Republicans Still Not Serious

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Picnicking on railroad tracks? Not dangerous. Most of the time the tracks are free. Take out the picnic basket and pass the chips. Glug down a few drinks.

The tracks are safe when there’s no train.

After the train? Well, you’re dead. Not dangerous then, either.

Only in the moments while the train blares down on you is it actually dangerous.

This is modern politics. Our politicians have set us to party on the tracks, heedless of dangers. Increasing deficits? Mounting debt? Those are future problems!

That’s what politicians have been saying, in effect, for decades.

Irresponsible? Yes. So what else is new?

Republicans are lambasting Democrats for not taking deficits and debt seriously. But how serious are Republicans, really? Wisconsin Representative Paul Ryan has put forward what he calls a “road map” to solvency. He’s taking into consideration “entitlement” as well as “discretionary” spending; he’s elaborated a set of spending cuts, program cuts, as well as a tax abolition and a new business consumption tax that all together zero out the deficit and balance the budget . . . by 2063.

So, have Republicans jumped onto his cause? No. They are, with the exception of nine co-sponsors, avoiding him as if he were the onrushing train.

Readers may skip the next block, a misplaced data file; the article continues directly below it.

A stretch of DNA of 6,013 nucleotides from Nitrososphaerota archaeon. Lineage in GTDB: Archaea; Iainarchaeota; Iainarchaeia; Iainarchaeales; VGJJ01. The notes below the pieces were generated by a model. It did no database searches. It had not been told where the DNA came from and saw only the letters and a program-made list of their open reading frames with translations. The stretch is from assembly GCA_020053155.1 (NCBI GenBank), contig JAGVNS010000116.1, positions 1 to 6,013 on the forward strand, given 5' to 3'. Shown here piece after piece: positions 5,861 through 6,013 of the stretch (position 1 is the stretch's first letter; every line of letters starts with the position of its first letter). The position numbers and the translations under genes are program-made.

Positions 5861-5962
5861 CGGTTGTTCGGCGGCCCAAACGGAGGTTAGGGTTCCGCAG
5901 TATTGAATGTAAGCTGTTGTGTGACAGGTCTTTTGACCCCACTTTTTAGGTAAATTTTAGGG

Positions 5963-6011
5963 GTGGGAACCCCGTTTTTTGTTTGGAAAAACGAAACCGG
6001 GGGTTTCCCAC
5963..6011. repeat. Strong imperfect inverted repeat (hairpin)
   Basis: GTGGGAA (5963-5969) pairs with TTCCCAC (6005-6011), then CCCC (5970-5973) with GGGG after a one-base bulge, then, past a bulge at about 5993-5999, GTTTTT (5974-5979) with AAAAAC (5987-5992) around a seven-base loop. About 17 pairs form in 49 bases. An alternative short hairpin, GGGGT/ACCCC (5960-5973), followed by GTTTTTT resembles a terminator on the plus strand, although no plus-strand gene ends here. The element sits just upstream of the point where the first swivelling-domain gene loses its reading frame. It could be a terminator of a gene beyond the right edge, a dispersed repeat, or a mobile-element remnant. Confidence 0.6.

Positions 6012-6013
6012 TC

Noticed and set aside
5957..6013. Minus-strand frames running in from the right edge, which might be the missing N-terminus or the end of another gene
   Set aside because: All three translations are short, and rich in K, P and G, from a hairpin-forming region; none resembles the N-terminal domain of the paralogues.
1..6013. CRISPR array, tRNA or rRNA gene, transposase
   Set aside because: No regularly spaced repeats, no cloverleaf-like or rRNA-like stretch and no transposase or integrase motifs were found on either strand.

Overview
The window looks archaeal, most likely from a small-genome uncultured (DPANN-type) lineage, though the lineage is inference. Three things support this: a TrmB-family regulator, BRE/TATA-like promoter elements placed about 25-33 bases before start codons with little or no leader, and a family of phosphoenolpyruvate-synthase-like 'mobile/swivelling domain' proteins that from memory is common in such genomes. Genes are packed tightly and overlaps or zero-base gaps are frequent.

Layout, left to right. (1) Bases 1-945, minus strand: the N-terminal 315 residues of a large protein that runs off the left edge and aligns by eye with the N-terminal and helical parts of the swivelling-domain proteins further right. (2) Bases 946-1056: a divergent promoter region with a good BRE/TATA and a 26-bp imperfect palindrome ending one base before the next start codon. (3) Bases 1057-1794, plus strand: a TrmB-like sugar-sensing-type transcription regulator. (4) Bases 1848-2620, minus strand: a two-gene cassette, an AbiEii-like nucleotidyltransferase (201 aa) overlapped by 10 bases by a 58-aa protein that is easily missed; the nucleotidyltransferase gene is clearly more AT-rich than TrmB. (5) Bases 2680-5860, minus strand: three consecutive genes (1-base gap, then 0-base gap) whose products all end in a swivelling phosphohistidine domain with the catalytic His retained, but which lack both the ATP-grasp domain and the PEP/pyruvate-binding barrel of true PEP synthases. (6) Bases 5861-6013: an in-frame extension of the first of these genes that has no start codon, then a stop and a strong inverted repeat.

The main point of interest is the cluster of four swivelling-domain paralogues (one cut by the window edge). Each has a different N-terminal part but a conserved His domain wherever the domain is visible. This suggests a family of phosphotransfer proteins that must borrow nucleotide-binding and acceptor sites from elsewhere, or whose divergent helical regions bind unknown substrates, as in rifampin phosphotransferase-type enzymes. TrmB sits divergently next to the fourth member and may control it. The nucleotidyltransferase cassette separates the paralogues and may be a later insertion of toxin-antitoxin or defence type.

Michael Tanner of the Cato Institute calls Ryan’s Roadmap “a test” and says, “right now the Republican Party is failing it.”

This is Common Sense. I’m Paul Jacob.

8 Comments so far ↓

  1. Mar
    9
    11:45
    AM
    Drik

    Representative Ryan will either be swinging from the corner light pole,

    or the next president.

  2. Mar
    9
    12:49
    PM
    FeedFwd

    Who are the 9 co-sponsors? Are there any Republicans who have explained why they are not supporting this? There are usually 2 sides to the story and while I have been impressed with Paul Ryan, I would consider conservative or libertarian based complaints about the specifics of Rep Ryan’s “road map”. Failing that we can all see how committed Republican Congress critters are to limiting government at the Federal level, which is generally not much.

  3. Mar
    9
    1:26
    PM
    Shelley

    Seriously…2063.
    I want this done before I am dead and gone and I still have dependants on my taxes!

  4. Mar
    9
    3:07
    PM
    lanczos

    And doubtless the Wimpublican “Congressional leadership” are all slapping each other on the back, and loudly assuring each other how wise and principled and “compassionate” they are…

  5. Mar
    9
    4:27
    PM
    Charlie81

    Balance the budget by 2063? I say balance the budget NOW! If all we can do is fund defense and pay the interest on the debt that’s what we must do. Our politicians have bought votes with borrowed money and now we must pay the piper.
    BALANCE THE BUDGET IN 2011!!

  6. Mar
    9
    5:18
    PM
    Mary Bodily